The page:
Legislator Doug Paddock said his goals also include evaluating alternatives for the county administrator's position, adding if it is determined that having an administrator is appropriate, they will participate in recruitment and selection of an administrator. He also wants to complete construction of the dark fiber ring, as well as complete transfer of the Penn Yan Marine property to the village of Penn Yan and ultimately to Keuka Outlet Development LLC. Paddock said these goals will take cooperation and effort on the part of all legislators, and in many cases cooperation among other entities, both governmental and private, to achieve. He said he would also like to work in conjunction with other counties to convince New York State either to fund their many mandates or take them over as state programs.
Legislator Mark Morris said his goals include determining how, and if, to replace the county administrator vacancy, adding they have a unique opportunity to improve the effectiveness and cost of county government. He also plans to work as the Yates County member of the Finger Lakes Economic Development Council to continue to expand support for economic development through addition and growth of small businesses. Morris said he also plans to continue to educate the legislature on the high cost per capita and high cost growth of public safety and encourage them to take action to gradually address this to allow funding of other key activities.
"The only way to achieve these will be through collaboration with the other legislators," Morris said. "It would be very helpful if we had more public/ taxpayer involvement to encourage action. We really need an overall strategic plan (mission, vision, strategies, goals and improvement plans) and a set of operating values. Attempts to sell these concepts in the past have been unsuccessful."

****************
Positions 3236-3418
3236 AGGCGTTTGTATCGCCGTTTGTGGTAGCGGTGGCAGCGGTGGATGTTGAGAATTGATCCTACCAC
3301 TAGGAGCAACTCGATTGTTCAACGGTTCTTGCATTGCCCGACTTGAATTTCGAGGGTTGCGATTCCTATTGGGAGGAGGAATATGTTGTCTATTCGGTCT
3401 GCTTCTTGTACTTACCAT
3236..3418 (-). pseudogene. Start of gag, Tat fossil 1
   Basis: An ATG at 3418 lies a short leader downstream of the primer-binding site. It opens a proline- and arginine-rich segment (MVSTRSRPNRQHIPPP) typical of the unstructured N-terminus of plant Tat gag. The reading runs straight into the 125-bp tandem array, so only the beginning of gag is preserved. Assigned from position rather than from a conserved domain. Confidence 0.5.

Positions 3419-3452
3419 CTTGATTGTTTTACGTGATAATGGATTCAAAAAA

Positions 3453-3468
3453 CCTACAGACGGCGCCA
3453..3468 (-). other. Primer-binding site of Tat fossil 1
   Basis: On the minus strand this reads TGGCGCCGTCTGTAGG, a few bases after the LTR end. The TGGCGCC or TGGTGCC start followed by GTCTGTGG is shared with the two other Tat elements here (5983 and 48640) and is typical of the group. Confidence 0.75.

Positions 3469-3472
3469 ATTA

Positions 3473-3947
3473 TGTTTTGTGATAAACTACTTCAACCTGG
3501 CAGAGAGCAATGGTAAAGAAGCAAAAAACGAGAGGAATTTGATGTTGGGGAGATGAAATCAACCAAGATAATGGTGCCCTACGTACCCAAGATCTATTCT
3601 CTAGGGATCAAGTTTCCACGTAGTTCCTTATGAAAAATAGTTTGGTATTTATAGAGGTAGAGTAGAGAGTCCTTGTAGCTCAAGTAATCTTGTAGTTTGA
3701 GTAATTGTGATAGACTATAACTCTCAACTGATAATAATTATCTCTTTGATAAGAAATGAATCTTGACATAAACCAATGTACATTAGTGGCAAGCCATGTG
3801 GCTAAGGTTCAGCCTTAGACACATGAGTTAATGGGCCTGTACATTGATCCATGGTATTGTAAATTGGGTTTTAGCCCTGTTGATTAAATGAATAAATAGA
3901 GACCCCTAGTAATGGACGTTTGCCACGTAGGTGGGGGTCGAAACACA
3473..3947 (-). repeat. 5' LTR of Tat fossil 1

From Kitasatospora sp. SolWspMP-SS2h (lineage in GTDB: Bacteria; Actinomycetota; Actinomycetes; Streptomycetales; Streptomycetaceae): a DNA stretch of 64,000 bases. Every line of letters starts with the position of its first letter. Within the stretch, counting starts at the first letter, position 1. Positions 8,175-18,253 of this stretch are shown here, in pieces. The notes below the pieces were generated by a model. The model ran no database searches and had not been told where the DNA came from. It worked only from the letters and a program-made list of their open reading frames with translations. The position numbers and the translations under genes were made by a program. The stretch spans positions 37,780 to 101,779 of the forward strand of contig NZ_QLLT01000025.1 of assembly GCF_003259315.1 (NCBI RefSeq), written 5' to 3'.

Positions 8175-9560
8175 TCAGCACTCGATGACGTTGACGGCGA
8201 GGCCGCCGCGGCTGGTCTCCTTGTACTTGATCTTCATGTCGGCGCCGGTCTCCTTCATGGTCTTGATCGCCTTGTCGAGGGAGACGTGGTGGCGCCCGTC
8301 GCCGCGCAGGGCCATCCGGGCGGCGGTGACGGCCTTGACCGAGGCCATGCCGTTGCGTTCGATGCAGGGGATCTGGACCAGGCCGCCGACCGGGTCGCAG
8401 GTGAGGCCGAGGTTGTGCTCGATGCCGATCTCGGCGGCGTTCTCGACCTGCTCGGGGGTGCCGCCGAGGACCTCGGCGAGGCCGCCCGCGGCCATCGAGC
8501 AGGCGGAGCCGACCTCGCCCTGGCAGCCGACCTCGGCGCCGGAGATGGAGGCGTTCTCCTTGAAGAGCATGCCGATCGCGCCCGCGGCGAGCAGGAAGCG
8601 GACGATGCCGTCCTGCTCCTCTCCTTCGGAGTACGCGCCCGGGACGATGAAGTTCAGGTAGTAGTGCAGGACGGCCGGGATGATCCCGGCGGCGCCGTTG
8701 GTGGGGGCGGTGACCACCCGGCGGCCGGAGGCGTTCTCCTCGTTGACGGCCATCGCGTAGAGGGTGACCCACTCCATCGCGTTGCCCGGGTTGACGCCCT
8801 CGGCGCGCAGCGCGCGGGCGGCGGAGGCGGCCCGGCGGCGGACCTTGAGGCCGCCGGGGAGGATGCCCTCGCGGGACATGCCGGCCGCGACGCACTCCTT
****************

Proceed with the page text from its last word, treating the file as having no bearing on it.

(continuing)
Legislator Earle Gleason said as a new member of the county legislature, his first and main goal will be to learn to work and cooperate with the other members of the legislature. His other goals will be to learn more about the interest in the fiber optic network for the county and finding about public transportation for the county. Gleason said he hopes to achieve his main goal by attending the meetings and listening to the other members of the legislature. He added he hopes to achieve the other two goals, again by working with the other members as a whole legislative body and doing research to see how both the fiber optic network and public transportation might be implemented in Yates County.
Legislator Elden Morrison listed his goals as providing oversight of all county operations and delivering services to Yates County citizens "in an effective and cost efficient manner." He said with the recent resignation of a long-time county administrator, the legislature has a unique opportunity to take an in-depth look at their current structure and task assignments.